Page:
Rating: 4 out of 5 Stars
Bottom Line: This movie does a good job of merging the found-footage technique with a strong science fiction story.
This found-footage film came out in 2013 and did a very good job of adapting that filming style to a science fiction tale. The movie follows a mission to Jupiter’s moon Europa which is believed to be the most likely place to find life in our solar system. A technical malfunction causes the astronauts to lose contact with Earth, but they decide to go forward with their mission. Once they arrive at the Moon, they face additional challenges, but they are not deterred because of the potential for the scientific revelations this moon may hold. The story is told through footage from the cameras onboard the ship and the astronauts’ suits. It is presented in a somewhat disjointed style, but it all comes together at the end.
The found-footage style has worked quite well for horror films,–obvious examples being The Blair Witch Project and Paranormal Activity–but it has not been used too often for science fiction entries. Apart from 2008’s Monster and 2009’s Distict 9, I can’t remember any other science fiction films that have employed the found-footage technique (I’m counting movies like Cloverfield and Apollo 18 as sci fi / horror hybrids). But Europa Report is a straight science fiction film without any supernatural elements and only a slight bit of horror. Basically, imagine the Jupiter mission from 2001: A Space Odyssey as a found-footage film and without the trippy ending, and that is what you have here.
Europa Report can be a slow film, but that is not necessarily a bad thing. It builds its story at a steady but never plodding pace and relies heavily on realistic science for its premise. Classic examples that it would compare to are 2001, Andromeda Strain, and Silent Running, and a more recent comparison would be 2009’s Moon. Europa Report stands up quite well in this company, though I don’t know that it quite achieves must-watch status. Still, it is an excellent science fiction film that treats its material with intelligence and does not employ the typical and hackneyed Hollywood hooks to keep its audience engaged.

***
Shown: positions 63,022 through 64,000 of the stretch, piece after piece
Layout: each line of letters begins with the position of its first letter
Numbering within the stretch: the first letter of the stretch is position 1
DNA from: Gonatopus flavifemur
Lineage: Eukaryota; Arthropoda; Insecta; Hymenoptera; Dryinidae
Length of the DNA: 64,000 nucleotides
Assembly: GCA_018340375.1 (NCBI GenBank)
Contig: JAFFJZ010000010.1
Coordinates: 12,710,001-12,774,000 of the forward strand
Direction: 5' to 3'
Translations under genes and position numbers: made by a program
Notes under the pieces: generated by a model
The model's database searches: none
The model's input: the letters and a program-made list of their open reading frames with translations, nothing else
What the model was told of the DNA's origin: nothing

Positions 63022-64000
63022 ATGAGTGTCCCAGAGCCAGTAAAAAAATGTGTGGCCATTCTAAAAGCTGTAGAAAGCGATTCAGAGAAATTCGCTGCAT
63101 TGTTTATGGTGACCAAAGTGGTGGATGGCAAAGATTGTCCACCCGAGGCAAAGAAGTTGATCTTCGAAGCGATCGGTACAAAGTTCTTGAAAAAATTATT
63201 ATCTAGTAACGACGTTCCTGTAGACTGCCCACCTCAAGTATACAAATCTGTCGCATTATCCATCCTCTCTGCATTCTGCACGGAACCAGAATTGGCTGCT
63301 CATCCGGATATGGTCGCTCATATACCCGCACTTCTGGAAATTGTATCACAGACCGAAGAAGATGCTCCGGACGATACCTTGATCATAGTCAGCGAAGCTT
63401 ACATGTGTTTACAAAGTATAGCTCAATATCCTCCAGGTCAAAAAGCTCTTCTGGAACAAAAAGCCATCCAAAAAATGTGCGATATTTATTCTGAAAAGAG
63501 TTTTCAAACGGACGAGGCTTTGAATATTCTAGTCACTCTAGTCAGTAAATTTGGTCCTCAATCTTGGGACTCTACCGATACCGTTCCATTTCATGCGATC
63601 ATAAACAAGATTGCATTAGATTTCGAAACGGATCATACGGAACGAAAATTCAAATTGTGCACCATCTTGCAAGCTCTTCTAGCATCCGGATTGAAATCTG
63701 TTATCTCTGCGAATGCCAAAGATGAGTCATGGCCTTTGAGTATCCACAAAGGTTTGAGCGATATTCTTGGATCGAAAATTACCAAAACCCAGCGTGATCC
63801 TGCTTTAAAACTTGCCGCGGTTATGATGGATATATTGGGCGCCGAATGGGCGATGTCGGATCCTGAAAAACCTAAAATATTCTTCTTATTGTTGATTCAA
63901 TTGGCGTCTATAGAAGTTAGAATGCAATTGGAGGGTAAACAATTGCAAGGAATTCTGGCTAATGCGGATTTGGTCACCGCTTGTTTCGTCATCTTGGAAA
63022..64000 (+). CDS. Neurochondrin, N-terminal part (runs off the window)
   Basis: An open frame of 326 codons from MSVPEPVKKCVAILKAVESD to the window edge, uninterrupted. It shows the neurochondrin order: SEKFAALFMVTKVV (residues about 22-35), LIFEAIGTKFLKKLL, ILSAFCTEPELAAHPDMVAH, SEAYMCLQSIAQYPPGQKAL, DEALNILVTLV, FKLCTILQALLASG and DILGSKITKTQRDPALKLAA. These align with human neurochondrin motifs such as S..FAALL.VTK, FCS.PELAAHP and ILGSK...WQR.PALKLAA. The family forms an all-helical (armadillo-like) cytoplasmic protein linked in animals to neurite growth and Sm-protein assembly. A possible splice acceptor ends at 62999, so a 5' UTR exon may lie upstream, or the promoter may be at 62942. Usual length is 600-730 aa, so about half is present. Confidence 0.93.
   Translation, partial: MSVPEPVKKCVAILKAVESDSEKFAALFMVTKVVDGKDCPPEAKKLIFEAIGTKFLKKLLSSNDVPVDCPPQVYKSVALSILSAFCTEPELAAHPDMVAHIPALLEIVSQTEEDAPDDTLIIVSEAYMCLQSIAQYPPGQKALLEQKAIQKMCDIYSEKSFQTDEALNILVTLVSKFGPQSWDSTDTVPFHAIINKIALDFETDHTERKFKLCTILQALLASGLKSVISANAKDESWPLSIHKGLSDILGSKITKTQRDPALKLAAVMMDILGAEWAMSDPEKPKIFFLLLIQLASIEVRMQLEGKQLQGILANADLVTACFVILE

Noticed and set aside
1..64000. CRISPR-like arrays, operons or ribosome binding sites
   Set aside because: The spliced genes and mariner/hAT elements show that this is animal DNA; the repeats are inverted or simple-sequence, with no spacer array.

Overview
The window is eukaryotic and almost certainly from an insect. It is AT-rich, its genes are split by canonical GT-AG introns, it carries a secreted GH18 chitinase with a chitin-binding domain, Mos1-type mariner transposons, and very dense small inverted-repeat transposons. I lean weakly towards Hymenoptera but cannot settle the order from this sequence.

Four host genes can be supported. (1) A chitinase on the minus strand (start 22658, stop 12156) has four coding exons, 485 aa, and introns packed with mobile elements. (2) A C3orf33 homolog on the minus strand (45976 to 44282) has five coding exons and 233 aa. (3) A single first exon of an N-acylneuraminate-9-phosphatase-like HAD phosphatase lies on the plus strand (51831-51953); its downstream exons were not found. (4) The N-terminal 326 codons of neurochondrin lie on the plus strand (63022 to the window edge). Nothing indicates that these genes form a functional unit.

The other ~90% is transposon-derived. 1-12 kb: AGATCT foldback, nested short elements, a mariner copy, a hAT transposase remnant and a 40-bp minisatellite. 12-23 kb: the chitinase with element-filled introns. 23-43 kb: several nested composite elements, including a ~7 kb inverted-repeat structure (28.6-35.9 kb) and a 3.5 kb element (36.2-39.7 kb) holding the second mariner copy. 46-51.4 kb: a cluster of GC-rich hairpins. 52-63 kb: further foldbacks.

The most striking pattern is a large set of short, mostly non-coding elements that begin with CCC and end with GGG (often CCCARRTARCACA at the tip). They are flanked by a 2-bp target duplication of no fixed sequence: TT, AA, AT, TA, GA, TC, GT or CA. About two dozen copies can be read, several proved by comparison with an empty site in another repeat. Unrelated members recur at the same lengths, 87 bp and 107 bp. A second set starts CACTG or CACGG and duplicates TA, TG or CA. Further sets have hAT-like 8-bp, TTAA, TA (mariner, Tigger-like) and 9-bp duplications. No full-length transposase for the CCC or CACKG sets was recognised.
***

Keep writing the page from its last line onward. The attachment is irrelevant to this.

The film was made on a budget of around $10 million and does a hell of a good job of stretching that to its limit. It never looks cheap and actually delivers some striking visuals at times. Films like these prove that the $100 to $200 million budgets of Hollywood Blockbusters are more bloat than brawn and that a good movie can be made with much less money. Europa Report also makes good use of its cast as it is very much an ensemble drama carried forward by solid performances from all involved. No one actor really stands out above the others, but each makes their mark.
My only gripe is that it probably could have been edited better. The story jumps around from present to past events (all caught on the cameras) and can be confusing at times. But as I mentioned above, it does come together quite well by the end, so consider this just a nitpick as Sebastian Cordero’s directing keeps the story moving along. Apart from that this is a solid science fiction entry that offers a good respite from the non-stop action and CGI-overload from the mega-budget films Hollywood regularly throws at us. It is a throwback of sorts to more somber filmmaking that adds in the more recently popular found-footage gimmick, but it combines these masterfully and delivers an engaging and well-made film.
Buy Europa Report on Blu-ray and DVD from Amazon.com: